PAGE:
Rob Hughes (@rhughesjr ) heard via Twitter that Llewellyn and I also refactored a bunch of RoslynDom tests to remove redundant code, and asked that I do a blog post about this aspect of our pairing. That’s what this post is about.

I wrote this about some later refactoring that Llewellyn inspired – so he should get all of the credit and none of the blame. I don’t think there is anything groundbreaking here. Just a detailed walkthrough of refactoring a set of unit tests, along with the logic behind the changes.

Removing redundant code from unit tests

When I write normal, non-unit test code, I think about refactoring common code from the very beginning. A lack of redundancy and flexibility/extensibility are primary forces I think about in software.

But not in unit tests. I believe that unit test creation should be a bit more like an amoeba eating up everything it can touch. A rigid shape caused by code reuse can hide a reduction in logical coverage and in LOC coverage. So, when Llewellyn and I began there were almost no helper methods in the RoslynDom tests.

RoslynDom is very simple in goal – load C# code into a language agnostic structure, allow interrogation and changes to the structure (yes, it’s mutable), and output C# code which looks like the original code. Oh, and you can ask whether two code structures have the same intent.

Because it does a few things across a mid-size number of different elements, there are a lot of very similar tests.

I believe it is best to discover where your tests are redundant, by refactoring them at a later date, and after you have a big pile of tests.

I do not recommend strategizing ahead of time about how to maximize code reuse in unit tests (been there, done that). It’s the only place in your code where I think the copy-paste-fix-differences cycle is OK. I’m referring only to strategizing and designing around code reuse too early.

Strategizing isolation of unit tests very early in the process is extremely helpful. I would say it is necessary, but if you have no tests, I don’t really care if you isolate your first ten tests.

So, why ever remove the redundant code?

Too often unit tests are a static pile that rots during our application development process. If we’re deeply committed, we fix all the broken tests. If we aren’t tests are disabled or removed as the schedule requires. Regardless, unit tests generally become rotten and stinky.

If tests aren’t isolated, rotting tests may become impossible to run. In the days before mocking, I saw a team toss >1,000 tests because of a database change. But RoslynDom tests are isolated because of the nature of the problem.

Beyond maintaining the ability to run your tests, the universal problem is that rotting tests become impossible to read and understand. Your unit tests are the best view into your system. It’s why we have test names that explain why we wrote the test (RoslynDom test naming is mediocre and adequate, not brilliant).

As you project the technical changes in the rest of this post to tests onto your own projects, think about how to increase clarity in what each test is accomplishing.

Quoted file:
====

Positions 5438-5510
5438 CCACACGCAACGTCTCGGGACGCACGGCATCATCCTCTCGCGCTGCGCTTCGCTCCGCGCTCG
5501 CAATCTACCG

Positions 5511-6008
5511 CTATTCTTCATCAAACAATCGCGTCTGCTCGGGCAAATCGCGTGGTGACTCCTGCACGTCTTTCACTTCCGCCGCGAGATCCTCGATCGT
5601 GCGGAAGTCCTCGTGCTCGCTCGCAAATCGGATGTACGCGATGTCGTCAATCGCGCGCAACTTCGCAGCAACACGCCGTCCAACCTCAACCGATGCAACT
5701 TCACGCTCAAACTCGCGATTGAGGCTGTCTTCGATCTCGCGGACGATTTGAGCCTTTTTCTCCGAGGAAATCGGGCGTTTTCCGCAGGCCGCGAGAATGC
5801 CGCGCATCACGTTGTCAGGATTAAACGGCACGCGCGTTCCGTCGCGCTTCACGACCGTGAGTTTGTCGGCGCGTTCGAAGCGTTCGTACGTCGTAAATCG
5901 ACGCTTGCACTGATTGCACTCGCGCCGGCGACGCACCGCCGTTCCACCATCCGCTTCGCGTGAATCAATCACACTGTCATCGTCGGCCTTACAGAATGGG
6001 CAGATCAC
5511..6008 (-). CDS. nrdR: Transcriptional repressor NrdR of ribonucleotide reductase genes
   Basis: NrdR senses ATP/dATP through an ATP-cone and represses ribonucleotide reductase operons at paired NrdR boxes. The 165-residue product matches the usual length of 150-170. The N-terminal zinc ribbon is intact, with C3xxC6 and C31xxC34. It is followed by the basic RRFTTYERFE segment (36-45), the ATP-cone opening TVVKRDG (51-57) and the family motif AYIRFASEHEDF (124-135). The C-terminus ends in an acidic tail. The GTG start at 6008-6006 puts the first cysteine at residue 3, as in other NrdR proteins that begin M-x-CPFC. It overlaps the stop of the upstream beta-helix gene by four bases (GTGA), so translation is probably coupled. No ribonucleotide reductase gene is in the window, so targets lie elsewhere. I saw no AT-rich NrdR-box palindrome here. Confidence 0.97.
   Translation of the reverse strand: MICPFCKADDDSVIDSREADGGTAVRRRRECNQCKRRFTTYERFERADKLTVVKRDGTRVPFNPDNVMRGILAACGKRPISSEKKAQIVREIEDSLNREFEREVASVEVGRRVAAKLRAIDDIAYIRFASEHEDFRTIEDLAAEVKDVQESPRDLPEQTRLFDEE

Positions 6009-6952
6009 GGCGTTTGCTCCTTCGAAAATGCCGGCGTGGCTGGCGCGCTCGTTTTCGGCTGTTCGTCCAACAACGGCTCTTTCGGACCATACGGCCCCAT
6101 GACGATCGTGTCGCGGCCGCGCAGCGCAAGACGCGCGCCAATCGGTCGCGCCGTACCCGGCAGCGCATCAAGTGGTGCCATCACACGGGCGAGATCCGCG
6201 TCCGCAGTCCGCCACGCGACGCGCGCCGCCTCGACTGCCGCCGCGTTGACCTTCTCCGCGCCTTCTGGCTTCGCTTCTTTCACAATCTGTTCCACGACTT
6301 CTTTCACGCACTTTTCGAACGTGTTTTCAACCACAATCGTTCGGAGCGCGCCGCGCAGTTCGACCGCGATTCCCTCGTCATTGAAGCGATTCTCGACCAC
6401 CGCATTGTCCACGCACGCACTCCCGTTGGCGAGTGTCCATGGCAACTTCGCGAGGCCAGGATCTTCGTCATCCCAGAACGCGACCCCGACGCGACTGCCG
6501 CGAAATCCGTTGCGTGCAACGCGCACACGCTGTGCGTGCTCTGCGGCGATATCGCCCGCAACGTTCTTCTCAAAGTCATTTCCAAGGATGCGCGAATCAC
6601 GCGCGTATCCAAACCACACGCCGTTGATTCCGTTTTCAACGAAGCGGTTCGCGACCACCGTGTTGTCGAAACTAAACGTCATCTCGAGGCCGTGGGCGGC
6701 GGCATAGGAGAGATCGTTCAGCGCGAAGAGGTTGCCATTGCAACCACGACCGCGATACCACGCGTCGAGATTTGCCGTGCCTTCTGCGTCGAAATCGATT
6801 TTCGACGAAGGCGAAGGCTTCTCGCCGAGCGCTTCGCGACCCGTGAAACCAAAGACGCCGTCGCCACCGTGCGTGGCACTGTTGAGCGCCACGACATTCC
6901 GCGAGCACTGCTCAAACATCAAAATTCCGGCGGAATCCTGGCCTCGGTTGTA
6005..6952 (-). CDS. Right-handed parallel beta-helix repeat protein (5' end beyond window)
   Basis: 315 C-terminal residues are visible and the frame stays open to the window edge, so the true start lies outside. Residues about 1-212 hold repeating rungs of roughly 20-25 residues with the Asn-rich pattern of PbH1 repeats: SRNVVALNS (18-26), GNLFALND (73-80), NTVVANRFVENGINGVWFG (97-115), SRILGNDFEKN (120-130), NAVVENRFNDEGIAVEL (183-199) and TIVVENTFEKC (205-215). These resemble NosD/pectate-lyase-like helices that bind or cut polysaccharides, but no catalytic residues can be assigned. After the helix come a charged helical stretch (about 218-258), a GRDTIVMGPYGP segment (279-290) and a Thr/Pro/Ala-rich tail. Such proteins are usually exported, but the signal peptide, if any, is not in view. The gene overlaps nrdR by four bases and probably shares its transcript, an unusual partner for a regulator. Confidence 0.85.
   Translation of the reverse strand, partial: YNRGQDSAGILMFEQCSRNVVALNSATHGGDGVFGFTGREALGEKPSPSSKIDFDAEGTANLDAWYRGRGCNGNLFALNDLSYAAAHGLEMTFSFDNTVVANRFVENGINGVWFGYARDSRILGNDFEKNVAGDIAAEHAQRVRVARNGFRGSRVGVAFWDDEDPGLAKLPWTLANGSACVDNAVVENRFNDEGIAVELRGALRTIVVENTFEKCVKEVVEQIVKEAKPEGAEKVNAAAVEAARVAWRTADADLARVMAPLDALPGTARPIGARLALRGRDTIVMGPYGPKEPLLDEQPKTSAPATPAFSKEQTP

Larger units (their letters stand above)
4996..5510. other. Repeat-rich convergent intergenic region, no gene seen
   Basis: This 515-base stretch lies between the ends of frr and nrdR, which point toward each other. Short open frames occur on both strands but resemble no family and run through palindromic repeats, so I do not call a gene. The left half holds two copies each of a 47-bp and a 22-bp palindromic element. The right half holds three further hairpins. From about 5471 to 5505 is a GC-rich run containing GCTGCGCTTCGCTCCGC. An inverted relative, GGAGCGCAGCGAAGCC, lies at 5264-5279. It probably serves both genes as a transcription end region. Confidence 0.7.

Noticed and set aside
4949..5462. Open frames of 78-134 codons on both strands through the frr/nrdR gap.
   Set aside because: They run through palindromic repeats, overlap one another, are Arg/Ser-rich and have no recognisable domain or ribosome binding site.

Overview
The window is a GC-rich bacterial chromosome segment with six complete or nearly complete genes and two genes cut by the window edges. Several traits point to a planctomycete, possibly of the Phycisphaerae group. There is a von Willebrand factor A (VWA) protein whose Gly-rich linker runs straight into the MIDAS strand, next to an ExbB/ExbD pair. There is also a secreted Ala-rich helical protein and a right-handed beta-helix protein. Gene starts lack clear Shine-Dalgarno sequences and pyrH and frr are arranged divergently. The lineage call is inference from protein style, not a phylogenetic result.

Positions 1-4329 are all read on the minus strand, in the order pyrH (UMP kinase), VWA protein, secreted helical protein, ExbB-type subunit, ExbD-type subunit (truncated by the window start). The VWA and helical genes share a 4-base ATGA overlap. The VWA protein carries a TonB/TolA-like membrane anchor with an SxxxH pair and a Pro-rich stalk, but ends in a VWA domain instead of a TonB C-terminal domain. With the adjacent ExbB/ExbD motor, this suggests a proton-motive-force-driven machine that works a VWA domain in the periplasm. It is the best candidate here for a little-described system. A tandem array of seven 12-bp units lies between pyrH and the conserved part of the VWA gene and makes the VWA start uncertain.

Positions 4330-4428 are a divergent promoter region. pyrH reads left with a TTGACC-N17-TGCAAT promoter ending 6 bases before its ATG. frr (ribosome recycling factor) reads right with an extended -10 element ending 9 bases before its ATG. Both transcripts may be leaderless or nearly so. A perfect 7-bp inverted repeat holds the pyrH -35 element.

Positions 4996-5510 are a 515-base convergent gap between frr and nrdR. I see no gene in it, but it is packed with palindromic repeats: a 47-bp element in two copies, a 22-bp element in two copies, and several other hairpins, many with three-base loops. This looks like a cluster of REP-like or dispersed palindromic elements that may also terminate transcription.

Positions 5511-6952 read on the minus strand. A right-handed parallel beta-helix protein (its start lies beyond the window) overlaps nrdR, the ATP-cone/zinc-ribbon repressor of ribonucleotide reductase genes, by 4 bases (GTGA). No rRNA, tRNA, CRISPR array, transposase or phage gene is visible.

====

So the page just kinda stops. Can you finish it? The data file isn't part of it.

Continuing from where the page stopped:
OK, already! What are the changes?

Here’s a simple test before refactoring

[TestMethod, TestCategory(SimpleAttributeCategory)]
public void Can_get_attributes_on_class()
{
var csharpCode = @"
[Serializable]
public class MyClass
{ }
"
;
var root = RDomFactory.GetRootFromString(csharpCode);
var class1 = root.Classes.First();
var attributes = class1.Attributes;
Assert.AreEqual(1, attributes.Count());
Assert.AreEqual("Serializable", attributes.First().Name);
}


RoslynDom has almost 600 unit tests. I like test categories and use constants to avoid mistyping them.

There are eight tests nearly identical to this that change what the attribute is placed on (class, structure, method, parameter, etc), and thus different code strings. There are also variations with different numbers of attributes. So, clearly there is a lot of redundant code (about 32 tests).

The two lines that retrieve the attributes are problematic. They will be different for every test. That’s a job for our mild-mannered super-hero: the delegate!

Refactoring the test part of the code with a delegate results in this method:


private static void VerifyAttributes(string csharpCode,
Func<IRoot, IEnumerable<IAttribute>> makeAttributes,
int count, params string[] names)
{
var root = RDomCSharp.Factory.GetRootFromString(csharpCode);
var attributes = makeAttributes(root).ToArray();
Assert.AreEqual(count, attributes.Count());
for (int i = 0; i < attributes.Count(); i++)
{
Assert.AreEqual(names[i], attributes[i].Name);
}
}


The things that change between tests are the input code (csharpCode), how the attributes are retrieved (makeAttributes), the count of attributes expected (count) and the expected parameter names (names).

The test calls this method with:


[TestMethod, TestCategory(SimpleAttributeCategory)]
public void Can_get_attributes_on_class()
{
var csharpCode = @"
[Serializable]
public class MyClass
{ }
"
;
VerifyAttributes(csharpCode, root => root.Classes.First().Attributes,
1, "Serializable");
}


 

The value of this call isn’t removing five lines of code – it’s making it more clear what those five lines of code did.